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Grass Valley's Dionicio Torres looks at the gas can selection before taking the last 5-gallon gas can on the shelves at B&C Ace Home & Garden Center, in Grass Valley, Calif., Tuesday, Nov. 19, 2019, in preparation of Wednesday's planned public safety power shutdown. (Elias Funez/The Union via AP)
November 20, 2019 - 4:59 pm
SAN FRANCISCO (AP) — Pacific Gas & Electric Co. turned off electricity Wednesday for about 170,000 people in Northern California to prevent power lines from sparking wildfires as the region faced a new bout of windy and warm weather. The utility originally said that about 150,000 customers, or...
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Pacific Gas & Electric CEO Bill Johnson waits to appear before a state Senate oversight hearing of the Energy, Utilities and Communications committee, at the Capitol in Sacramento, Calif., Monday, Nov. 18, 2019. Johnson is scheduled to testify before lawmakers about the utilities' decision to turnoff power for millions of people to prevent California wildfires. (AP Photo/Rich Pedroncelli)
November 19, 2019 - 10:56 pm
SACRAMENTO, Calif. (AP) — The head of Pacific Gas & Electric Corp. told angry California lawmakers Monday that the nation’s largest electric utility wasn’t fully prepared for the effects of its unprecedented outages last month even as it plans to shut off power to about 375,000 people this week...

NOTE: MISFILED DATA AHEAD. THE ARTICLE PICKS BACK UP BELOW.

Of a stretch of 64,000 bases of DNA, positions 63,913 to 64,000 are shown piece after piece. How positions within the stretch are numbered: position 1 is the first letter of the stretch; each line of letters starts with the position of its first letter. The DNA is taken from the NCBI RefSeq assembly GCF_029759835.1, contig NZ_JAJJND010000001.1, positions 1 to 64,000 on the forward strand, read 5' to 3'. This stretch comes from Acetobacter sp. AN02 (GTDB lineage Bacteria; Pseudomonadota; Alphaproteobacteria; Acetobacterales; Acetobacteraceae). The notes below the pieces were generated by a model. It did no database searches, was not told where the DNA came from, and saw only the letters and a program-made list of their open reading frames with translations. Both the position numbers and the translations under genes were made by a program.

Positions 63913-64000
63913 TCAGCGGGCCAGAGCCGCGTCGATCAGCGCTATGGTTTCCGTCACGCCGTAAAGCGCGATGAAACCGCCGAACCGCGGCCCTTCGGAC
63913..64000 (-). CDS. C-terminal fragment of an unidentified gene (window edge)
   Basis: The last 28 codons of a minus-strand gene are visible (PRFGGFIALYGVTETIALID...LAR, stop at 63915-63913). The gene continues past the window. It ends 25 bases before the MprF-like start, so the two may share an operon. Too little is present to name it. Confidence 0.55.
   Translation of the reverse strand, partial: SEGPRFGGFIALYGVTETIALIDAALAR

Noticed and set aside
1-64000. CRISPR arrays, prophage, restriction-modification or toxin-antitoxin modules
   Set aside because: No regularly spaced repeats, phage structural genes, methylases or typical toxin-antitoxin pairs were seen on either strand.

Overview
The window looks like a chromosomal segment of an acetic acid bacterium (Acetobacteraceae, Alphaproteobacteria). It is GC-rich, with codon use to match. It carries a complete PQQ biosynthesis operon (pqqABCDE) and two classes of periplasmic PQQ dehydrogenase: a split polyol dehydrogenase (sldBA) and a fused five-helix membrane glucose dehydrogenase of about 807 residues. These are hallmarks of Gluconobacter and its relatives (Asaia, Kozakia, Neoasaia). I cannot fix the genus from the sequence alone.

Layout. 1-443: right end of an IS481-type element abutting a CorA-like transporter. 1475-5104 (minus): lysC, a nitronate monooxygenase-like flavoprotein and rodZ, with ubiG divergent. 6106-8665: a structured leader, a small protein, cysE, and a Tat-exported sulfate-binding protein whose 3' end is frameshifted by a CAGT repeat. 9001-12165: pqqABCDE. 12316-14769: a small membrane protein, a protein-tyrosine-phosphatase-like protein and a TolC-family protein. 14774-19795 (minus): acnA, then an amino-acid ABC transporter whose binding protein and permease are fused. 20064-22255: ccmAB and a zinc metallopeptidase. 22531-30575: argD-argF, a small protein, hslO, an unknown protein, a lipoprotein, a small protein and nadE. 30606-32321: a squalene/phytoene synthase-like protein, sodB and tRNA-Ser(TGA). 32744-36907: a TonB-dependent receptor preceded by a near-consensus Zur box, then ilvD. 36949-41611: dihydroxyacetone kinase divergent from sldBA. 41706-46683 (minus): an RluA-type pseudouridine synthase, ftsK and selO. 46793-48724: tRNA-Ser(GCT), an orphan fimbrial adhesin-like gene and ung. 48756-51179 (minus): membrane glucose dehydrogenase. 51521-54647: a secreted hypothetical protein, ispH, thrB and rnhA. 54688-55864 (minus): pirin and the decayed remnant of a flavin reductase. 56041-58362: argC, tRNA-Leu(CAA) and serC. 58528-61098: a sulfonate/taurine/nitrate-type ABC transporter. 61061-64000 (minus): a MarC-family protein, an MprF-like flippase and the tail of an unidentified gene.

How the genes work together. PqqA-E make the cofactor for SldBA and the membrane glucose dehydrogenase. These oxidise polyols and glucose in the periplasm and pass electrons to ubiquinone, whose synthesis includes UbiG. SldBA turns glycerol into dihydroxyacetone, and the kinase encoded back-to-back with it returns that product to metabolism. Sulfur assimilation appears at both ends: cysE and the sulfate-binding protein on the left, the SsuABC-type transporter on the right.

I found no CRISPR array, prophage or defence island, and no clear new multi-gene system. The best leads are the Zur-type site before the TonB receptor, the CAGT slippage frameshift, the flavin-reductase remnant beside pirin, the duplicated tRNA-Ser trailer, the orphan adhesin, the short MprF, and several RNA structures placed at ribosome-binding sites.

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FILE - In this Nov. 30, 2017 photo, boats are shown moored in the Anclote River near the old Stauffer chemical plant site in Tarpon Springs, Fla. Hundreds of the nation's most polluted places are at an increasing risk of spreading contamination beyond their borders by more frequent storms and rising seas. Sixty percent of U.S. Superfund sites are in danger from weather extremes like hurricanes or wildfires, and the Trump administration’s reluctance to acknowledge and plan for climate change is hurting chances of safeguarding them, according to a government watchdog. (AP Photo/Chris O'Meara, File)
November 18, 2019 - 3:27 pm
WASHINGTON (AP) — The worsening wildfires, floods and hurricanes of climate change threaten at least 60% of U.S. Superfund sites, and efforts to strengthen the hazardous waste sites are stalling in some vulnerable regions as the Trump administration plays down the threat, a congressional watchdog...